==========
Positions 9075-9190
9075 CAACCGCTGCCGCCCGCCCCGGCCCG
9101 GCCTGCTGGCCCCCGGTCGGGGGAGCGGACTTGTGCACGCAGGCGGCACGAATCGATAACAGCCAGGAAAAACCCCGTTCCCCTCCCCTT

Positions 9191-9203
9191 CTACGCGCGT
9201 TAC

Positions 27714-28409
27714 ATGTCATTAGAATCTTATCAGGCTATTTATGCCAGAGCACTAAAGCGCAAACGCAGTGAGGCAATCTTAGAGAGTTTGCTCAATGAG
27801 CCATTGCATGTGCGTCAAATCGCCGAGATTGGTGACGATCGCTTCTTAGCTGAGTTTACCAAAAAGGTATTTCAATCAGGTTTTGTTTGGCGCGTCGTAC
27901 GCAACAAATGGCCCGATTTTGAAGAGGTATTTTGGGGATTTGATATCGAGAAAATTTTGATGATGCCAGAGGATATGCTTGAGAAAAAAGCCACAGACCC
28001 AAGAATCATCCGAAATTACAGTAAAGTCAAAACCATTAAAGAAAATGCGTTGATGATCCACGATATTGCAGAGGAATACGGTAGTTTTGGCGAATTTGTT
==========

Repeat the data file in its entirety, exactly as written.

Positions 9075-9190
9075 CAACCGCTGCCGCCCGCCCCGGCCCG
9101 GCCTGCTGGCCCCCGGTCGGGGGAGCGGACTTGTGCACGCAGGCGGCACGAATCGATAACAGCCAGGAAAAACCCCGTTCCCCTCCCCTT

Positions 9191-9203
9191 CTACGCGCGT
9201 TAC

Positions 27714-28409
27714 ATGTCATTAGAATCTTATCAGGCTATTTATGCCAGAGCACTAAAGCGCAAACGCAGTGAGGCAATCTTAGAGAGTTTGCTCAATGAG
27801 CCATTGCATGTGCGTCAAATCGCCGAGATTGGTGACGATCGCTTCTTAGCTGAGTTTACCAAAAAGGTATTTCAATCAGGTTTTGTTTGGCGCGTCGTAC
27901 GCAACAAATGGCCCGATTTTGAAGAGGTATTTTGGGGATTTGATATCGAGAAAATTTTGATGATGCCAGAGGATATGCTTGAGAAAAAAGCCACAGACCC
28001 AAGAATCATCCGAAATTACAGTAAAGTCAAAACCATTAAAGAAAATGCGTTGATGATCCACGATATTGCAGAGGAATACGGTAGTTTTGGCGAATTTGTT